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Effects of aripiprazole and haloperidol on neural activation during the n-back in healthy individuals: A functional MRI study

Research output: Contribution to journalArticlepeer-review

Original languageEnglish
Number of pages8
JournalSchizophrenia Research
DOIs
E-pub ahead of print2015

King's Authors

Abstract

OBJECTIVE: Antipsychotic drugs target neurotransmitter systems that play key roles in working memory. Therefore, they may be expected to modulate this cognitive function via their actions at receptors for these neurotransmitters. However, the precise effects of antipsychotic drugs on working memory function remain unclear. Most studies have been carried out in clinical populations, making it difficult to disentangle pharmacological effects from pathology-related brain activation. In this study, we aim to investigate the effects of two antipsychotic compounds on brain activation during working memory in healthy individuals. This would allow elucidation of the effects of current antipsychotic treatments on brain function, independently of either previous antipsychotic use or disease-related pathology.

METHODS: We carried out a fully counterbalanced, randomised within-subject, double-blinded and placebo-controlled, cross-over study of the effects of two antipsychotic drugs on working memory function in 17 healthy individuals, using the n-back task. Participants completed the functional MRI task on three separate occasions (in randomised order): following placebo, haloperidol, and aripiprazole. For each condition, working memory ability was investigated, and maps of neural activation were entered into a random effects general linear regression model to investigate main working memory function and linear load. Voxel-wise and region of interest analyses were conducted to attain regions of altered brain activation for each intervention.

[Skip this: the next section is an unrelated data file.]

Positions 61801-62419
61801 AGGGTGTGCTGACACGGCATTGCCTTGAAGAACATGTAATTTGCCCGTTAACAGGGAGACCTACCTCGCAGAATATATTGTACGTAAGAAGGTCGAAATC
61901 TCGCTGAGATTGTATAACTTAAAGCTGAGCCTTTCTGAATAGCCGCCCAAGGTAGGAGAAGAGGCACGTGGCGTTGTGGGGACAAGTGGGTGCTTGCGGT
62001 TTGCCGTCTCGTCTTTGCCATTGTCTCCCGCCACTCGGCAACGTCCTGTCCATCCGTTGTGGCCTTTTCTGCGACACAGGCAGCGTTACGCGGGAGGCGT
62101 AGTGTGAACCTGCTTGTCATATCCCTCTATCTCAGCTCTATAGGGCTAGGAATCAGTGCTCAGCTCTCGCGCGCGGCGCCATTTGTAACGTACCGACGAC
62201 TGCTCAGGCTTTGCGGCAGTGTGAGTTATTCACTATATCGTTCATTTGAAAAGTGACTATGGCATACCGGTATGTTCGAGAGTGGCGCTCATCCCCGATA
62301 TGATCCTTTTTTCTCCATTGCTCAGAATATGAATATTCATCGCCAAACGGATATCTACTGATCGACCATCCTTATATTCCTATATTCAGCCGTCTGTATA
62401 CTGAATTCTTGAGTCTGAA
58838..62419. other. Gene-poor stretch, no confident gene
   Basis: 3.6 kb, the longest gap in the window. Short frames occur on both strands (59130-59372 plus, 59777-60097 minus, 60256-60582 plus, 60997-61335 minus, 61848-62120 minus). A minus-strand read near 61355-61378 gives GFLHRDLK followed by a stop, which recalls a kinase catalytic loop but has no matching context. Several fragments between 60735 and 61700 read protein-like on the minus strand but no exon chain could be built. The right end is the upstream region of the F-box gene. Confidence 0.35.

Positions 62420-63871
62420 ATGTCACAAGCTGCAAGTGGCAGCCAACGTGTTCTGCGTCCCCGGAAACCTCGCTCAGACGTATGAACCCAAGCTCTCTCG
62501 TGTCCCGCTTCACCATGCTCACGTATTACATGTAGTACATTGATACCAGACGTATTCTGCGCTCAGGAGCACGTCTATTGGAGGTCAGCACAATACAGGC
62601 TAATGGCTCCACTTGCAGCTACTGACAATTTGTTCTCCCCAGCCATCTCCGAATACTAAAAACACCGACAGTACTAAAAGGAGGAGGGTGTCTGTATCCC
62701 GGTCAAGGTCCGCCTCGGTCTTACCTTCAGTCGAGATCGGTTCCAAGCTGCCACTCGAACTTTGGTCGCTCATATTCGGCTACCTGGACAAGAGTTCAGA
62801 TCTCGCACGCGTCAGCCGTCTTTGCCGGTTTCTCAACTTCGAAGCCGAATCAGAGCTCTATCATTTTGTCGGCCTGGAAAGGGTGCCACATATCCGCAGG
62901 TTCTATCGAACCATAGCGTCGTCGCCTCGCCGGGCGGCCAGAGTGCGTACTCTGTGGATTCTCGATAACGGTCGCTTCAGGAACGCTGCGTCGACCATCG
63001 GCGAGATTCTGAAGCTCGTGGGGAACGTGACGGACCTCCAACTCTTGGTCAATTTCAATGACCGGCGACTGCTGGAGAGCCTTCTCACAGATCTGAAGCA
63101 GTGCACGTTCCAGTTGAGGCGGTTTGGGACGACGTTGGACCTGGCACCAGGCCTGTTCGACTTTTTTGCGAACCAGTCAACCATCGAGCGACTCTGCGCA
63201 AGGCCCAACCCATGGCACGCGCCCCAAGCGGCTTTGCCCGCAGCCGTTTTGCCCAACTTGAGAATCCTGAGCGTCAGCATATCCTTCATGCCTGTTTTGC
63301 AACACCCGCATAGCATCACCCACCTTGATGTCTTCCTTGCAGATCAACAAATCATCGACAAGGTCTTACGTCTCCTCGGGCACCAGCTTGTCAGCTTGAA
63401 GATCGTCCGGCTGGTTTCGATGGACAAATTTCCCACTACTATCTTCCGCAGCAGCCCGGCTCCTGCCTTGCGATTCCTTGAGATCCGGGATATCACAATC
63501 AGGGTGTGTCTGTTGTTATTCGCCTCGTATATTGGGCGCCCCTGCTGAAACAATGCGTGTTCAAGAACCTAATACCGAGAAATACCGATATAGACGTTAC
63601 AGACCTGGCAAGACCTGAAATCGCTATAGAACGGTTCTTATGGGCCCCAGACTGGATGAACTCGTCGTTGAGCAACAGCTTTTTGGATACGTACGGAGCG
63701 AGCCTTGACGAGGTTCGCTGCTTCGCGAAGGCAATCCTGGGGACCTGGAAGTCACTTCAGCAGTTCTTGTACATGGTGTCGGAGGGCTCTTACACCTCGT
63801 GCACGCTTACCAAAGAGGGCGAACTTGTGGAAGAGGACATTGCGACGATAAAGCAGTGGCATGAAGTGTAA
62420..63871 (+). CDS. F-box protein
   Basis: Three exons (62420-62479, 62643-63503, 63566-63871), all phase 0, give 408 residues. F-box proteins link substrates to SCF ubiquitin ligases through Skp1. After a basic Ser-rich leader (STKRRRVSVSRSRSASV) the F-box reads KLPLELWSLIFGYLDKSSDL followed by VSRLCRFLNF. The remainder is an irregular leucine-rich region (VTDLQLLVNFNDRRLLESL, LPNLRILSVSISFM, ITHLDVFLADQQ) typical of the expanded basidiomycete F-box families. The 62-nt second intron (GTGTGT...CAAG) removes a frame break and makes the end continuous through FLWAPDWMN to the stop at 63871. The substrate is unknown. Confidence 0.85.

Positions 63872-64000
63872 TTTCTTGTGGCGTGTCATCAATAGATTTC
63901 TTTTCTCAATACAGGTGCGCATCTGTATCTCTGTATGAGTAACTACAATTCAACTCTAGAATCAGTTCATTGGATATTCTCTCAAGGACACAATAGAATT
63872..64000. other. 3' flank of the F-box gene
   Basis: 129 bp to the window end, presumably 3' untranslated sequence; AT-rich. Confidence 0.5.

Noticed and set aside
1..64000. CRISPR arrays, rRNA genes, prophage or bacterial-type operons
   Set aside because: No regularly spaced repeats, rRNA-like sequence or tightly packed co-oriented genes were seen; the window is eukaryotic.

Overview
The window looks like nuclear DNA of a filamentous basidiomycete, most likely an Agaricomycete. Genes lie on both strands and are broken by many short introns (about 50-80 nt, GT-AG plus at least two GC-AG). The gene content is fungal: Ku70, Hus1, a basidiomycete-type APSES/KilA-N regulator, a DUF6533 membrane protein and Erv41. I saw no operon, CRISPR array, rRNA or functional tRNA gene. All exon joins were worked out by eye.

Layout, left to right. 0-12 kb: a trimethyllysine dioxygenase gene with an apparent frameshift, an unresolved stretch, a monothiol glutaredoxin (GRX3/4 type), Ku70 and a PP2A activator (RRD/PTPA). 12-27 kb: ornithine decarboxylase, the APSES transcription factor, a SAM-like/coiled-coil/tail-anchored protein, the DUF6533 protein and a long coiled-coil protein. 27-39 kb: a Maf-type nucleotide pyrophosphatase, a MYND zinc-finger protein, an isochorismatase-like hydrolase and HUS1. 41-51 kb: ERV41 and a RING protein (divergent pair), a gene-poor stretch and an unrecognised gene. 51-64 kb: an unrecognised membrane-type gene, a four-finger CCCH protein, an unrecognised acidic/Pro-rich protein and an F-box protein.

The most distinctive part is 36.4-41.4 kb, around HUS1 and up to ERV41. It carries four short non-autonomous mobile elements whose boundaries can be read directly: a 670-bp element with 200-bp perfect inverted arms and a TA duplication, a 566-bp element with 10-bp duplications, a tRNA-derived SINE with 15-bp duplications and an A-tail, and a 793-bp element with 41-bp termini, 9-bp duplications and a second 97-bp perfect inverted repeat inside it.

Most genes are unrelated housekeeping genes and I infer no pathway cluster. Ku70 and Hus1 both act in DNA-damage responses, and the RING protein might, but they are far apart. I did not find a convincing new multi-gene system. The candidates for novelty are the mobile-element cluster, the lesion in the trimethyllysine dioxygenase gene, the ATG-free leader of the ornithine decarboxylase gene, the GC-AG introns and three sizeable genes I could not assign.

RESULTS: Aripiprazole did not lead to any changes in neural activation compared with placebo. However, reaction time to a correct response was significantly increased following aripiprazole compared to both placebo (p=0.046) and haloperidol (p=0.02). In contrast, compared to placebo, haloperidol dampened activation in parietal (BA 7/40; left: FWE-corr. p=0.005; FWE-corr. right: p=0.007) and frontal (including prefrontal; BA 9/44/46; left: FWE-corr. p=0.009; right: FWE-corr. p=0.014) cortices and the left putamen (FWE-corr. p=0.004). Compared with aripiprazole, haloperidol dampened activation in parietal cortex (BA7/40; left: FWE-corr. p=0.034; right: FWE-corr. p=0.045) and the left putamen (FWE-corr.p=0.015). Haloperidol had no effect on working memory performance compared with placebo.

CONCLUSION: Cognitive functions are known to be impaired in schizophrenia and as such are an important target of treatments. Elucidating the mechanisms by which antipsychotic medications alter brain activation underlying cognition is essential to advance pharmacological treatment of this disorder. Studies in healthy individuals can help elucidate some of these mechanisms, whilst limiting the confounding effect of the underlying disease-related pathology. Our study provides evidence for immediate and differential effects of single-dose haloperidol and aripiprazole on brain activation during working memory in healthy individuals. We propose that these differences likely reflect their different receptor affinity profiles, although the precise mechanisms underlying these differences remain unclear.

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